What to Do When Your Loved One is an Alcoholic

By Michelle Fondin

Woman worrying about her husband dealing with alcoholism
Michelle Fondin

When you are in the midst of the empty bottles, broken promises, and never-ending lies due to a loved one’s excessive drinking, it can feel like you’re all alone in the world. The shameful and sinking feeling that someone might find out the horror you’re experiencing can make you want to crawl into a hole. You are not alone.

In the United States, more than 17.6 million people suffer from alcohol abuse and misuse. A person suffering from alcohol addiction directly impacts between five and eight people in his or her immediate circle. Therefore, around 88 million Americans are in your shoes—baffled, hurting, and confused over this complex disease.

So, what can you do to make your loved one stop drinking and arrest the hurt that it’s causing you and your family? You’ve thrown out the alcohol. You’ve begged, pleaded, screamed, and threatened but nothing seems to work. There is a way out, but it’s going to look different than anything you ever imagined. Here is your step-by-step guide.

Step 1: Recognize That You’re a Good Person … and So Is Your Alcoholic

If you are a family member, lover, or friend of an alcoholic, chances are you are a good person with good intentions. Remember, this disease is insane. It attacks the brain of the person you love and makes them crazy and irrational, but not all the time. As you will begin to understand, when learning more about alcoholism, you are truly dealing with Dr. Jekyll and Mr. Hyde. But it’s not completely their fault either, the person you love is very, very sick.

Many books on alcoholism give advice to stop enabling the alcoholic, and that’s sound advice. However, I’m here to tell you that you should never feel guilty about anything you have done to help your alcoholic in the past. After all, being a good person, you would always help or lend a hand to anyone else in your life that needed help, right? People who enable or who are co-dependents, as many coin the term, are compassionate, empathetic people. People like you are caretakers. And there is nothing wrong with that.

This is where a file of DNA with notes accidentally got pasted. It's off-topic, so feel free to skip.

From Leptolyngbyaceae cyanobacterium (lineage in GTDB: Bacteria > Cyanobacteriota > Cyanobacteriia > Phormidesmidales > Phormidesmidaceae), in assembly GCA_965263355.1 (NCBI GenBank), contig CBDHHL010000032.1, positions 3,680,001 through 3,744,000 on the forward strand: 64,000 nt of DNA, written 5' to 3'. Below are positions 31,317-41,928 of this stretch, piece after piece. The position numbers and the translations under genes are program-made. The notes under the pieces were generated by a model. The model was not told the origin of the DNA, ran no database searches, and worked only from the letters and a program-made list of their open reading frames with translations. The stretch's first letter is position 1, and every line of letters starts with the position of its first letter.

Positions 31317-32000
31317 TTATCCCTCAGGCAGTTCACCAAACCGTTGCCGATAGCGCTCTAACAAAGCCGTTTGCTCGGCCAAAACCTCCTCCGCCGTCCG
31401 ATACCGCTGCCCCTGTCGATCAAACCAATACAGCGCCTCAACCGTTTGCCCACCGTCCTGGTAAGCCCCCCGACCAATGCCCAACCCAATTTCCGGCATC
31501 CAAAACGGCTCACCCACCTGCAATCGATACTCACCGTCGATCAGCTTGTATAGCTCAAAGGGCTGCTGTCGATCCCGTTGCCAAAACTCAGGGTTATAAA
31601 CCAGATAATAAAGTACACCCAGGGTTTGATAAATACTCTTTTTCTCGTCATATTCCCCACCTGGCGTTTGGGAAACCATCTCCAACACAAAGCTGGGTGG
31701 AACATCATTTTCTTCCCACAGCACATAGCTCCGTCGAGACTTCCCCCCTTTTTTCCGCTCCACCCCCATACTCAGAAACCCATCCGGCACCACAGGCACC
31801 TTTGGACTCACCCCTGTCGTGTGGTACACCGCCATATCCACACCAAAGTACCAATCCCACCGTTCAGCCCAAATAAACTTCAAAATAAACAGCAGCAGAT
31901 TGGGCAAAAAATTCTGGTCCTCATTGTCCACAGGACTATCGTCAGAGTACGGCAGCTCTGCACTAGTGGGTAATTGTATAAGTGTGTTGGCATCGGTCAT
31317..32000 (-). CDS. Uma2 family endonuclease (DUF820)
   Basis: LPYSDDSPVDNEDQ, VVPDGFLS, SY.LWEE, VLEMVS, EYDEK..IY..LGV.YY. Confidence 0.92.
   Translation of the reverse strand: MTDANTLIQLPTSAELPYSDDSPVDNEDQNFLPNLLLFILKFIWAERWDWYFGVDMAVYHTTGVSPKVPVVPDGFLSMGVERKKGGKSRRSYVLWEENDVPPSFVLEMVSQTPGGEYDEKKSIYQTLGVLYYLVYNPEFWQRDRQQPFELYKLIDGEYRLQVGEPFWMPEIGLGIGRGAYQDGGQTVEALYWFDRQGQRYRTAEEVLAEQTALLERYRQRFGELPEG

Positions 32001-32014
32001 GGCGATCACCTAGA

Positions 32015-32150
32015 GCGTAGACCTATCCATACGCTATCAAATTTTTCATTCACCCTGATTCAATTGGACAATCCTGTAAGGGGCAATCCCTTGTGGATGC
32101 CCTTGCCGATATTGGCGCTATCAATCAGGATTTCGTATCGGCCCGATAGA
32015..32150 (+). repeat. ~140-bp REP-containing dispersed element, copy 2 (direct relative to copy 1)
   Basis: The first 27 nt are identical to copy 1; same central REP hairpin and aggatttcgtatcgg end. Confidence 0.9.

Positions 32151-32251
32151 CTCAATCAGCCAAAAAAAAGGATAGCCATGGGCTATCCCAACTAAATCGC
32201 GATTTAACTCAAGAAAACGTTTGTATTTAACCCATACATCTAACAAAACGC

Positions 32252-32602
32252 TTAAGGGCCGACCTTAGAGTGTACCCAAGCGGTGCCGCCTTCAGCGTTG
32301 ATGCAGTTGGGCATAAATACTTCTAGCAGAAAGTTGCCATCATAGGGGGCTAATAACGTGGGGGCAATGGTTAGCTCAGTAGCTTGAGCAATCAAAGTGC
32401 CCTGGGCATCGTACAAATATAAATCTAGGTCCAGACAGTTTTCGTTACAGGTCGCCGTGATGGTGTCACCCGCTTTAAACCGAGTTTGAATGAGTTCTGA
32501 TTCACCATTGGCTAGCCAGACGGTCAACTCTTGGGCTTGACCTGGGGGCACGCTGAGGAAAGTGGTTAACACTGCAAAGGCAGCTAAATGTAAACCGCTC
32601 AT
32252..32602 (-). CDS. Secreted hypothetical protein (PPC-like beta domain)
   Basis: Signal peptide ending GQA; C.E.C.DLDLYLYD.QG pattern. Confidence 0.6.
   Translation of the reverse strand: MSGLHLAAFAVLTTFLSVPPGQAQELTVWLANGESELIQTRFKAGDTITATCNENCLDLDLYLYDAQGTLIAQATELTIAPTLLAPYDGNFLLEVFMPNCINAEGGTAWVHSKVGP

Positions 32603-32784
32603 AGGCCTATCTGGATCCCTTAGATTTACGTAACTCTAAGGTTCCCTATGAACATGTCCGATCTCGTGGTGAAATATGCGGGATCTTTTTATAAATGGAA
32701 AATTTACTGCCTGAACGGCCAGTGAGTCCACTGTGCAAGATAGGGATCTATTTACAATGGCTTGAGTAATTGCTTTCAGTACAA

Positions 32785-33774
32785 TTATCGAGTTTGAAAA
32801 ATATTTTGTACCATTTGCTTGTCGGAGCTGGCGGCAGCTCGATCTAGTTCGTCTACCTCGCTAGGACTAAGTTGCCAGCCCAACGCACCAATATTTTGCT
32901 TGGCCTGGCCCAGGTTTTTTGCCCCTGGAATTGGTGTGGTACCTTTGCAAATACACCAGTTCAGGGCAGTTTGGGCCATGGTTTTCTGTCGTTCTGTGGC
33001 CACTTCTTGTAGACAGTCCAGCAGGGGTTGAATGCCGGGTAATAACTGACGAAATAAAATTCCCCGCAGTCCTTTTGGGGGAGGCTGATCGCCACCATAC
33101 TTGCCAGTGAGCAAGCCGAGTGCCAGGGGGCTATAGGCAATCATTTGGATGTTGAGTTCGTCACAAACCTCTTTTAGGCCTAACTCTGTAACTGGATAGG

Step 2: Understand the Top 2 Downfalls of Helping Your Alcoholic

Established in the fact that you are a compassionate, loving, and empathetic person who finds it easy to care for others, try to understand the downfalls of helping your alcoholic.

Your alcoholic friend or family member has a disease that counts largely on consistently getting large amounts of alcohol and/or other drugs as the disease progresses. His or her emotional maturity stopped at the point at which he or she began abusing alcohol. His or her only goal is to get more alcohol to satisfy the drive within him or her. In doing so, he or she will neglect any and all responsibilities to cater to the drive to drink. This is where you come in.

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Source: Deepak Chopra  

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